The reality is that AuCoDe interfered with Americans’ right to free speech because it didn’t align with the left-wing consensus and used federal tax dollars to run cover for Big Tech oligarchs. If the company was actually dogmatically concerned with “misinformation,” it would have gone after Facebook, which played a much larger role in hosting Jan. 6 discourse.
[Read: Court Docs Show Facebook Played Much Bigger Part In Capitol Riot Than Parler, Yet No Consequences]
A source close to the company told The Federalist that AuCoDe closed in May 2023. More than $1 million in taxpayer money went to a government-backed start-up specifically focused on attacking the First Amendment rights of Americans and sabotaging businesses that deviate from left-wing orthodoxy.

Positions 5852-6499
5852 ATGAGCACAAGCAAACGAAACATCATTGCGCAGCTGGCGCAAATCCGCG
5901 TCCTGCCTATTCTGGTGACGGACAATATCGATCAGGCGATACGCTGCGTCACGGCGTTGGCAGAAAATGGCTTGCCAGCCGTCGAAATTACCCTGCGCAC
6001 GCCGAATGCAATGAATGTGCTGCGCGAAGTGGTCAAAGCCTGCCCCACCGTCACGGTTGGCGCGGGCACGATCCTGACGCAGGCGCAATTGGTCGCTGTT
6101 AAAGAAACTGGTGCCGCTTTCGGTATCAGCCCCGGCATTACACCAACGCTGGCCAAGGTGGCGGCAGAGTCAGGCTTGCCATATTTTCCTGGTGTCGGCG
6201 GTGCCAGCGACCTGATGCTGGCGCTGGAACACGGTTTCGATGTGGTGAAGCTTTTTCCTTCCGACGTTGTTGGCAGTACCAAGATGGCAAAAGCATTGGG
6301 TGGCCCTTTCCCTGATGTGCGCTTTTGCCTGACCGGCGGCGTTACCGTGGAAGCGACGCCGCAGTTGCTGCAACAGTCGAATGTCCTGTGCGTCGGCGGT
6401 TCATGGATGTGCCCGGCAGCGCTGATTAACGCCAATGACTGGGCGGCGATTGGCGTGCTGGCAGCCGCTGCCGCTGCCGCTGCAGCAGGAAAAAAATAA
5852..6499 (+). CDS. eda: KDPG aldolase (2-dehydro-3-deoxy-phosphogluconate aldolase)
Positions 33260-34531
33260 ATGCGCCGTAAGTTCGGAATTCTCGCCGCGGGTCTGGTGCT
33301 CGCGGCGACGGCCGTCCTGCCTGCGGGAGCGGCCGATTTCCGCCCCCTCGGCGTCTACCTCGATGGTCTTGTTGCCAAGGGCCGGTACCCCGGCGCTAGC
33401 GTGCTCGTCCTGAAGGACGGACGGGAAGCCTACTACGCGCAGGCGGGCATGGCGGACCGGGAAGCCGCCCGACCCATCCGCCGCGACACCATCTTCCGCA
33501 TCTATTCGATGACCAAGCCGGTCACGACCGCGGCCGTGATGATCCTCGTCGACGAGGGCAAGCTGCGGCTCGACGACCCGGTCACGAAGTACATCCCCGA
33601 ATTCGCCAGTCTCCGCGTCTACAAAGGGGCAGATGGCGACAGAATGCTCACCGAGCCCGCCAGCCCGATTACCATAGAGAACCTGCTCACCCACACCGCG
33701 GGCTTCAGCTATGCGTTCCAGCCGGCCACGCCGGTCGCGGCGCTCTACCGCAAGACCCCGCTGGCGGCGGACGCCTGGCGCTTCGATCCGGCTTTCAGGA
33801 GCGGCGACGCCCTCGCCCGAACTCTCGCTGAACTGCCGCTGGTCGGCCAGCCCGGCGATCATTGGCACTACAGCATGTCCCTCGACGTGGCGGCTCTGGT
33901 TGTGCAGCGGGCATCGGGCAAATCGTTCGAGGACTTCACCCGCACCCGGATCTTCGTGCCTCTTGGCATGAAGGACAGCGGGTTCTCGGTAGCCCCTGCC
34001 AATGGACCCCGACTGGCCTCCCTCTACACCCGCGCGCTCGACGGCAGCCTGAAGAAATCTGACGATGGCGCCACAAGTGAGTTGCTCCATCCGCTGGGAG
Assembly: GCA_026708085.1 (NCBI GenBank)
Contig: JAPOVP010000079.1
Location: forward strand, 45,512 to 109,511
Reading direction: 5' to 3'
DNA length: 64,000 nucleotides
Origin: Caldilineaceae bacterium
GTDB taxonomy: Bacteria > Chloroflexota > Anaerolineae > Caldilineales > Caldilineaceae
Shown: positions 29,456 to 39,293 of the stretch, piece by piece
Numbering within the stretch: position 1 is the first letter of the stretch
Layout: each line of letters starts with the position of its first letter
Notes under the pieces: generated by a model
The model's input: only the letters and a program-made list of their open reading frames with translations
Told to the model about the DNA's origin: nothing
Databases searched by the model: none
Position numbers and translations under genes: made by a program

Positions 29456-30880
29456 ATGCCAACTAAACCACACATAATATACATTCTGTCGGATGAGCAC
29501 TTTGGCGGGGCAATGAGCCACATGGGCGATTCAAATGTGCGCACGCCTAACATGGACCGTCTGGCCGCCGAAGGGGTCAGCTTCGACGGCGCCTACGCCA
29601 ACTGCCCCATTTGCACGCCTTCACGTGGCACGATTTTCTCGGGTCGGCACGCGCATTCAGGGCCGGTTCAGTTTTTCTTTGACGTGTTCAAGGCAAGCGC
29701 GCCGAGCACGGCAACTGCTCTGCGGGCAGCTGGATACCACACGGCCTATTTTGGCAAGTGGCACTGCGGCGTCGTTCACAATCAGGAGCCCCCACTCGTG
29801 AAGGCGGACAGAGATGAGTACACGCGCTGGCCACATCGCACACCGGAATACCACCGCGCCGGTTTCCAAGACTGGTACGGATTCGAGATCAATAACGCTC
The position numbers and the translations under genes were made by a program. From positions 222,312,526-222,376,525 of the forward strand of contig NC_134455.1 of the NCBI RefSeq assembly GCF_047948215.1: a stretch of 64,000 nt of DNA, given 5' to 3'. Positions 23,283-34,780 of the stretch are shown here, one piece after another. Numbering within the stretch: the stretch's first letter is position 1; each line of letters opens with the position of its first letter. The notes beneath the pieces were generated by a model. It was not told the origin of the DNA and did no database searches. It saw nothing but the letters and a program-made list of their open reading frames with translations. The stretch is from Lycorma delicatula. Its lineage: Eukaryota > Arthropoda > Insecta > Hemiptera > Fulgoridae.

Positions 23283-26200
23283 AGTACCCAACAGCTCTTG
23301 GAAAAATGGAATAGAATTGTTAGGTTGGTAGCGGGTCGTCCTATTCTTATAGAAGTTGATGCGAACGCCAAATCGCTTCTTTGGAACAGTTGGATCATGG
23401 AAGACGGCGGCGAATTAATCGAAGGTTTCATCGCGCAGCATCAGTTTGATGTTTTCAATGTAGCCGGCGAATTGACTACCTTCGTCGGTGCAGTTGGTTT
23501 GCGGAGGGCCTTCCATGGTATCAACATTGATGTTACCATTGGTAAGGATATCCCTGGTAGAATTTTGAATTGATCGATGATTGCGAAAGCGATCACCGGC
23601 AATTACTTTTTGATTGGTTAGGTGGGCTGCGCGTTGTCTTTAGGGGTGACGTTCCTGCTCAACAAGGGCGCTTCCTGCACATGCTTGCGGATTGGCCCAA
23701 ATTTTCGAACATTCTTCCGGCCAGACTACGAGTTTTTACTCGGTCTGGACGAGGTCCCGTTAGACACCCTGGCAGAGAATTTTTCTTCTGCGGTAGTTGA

Samuel Mangold-Lenett is a staff editor at The Federalist. His writing has been featured in the Daily Wire, Townhall, The American Spectator, and other outlets. He is a 2022 Claremont Institute Publius Fellow. Follow him on Twitter @smlenett.
Originally Posted on: https://thefederalist.com/2023/11/13/u-s-government-gave-1-million-to-ai-startup-that-helped-blacklist-companies-spreading-disinformation/?utm_source=rss&utm_medium=rss&utm_campaign=u-s-government-gave-1-million-to-ai-startup-that-helped-blacklist-companies-spreading-disinformation
[By: Samuel Mangold-Lenett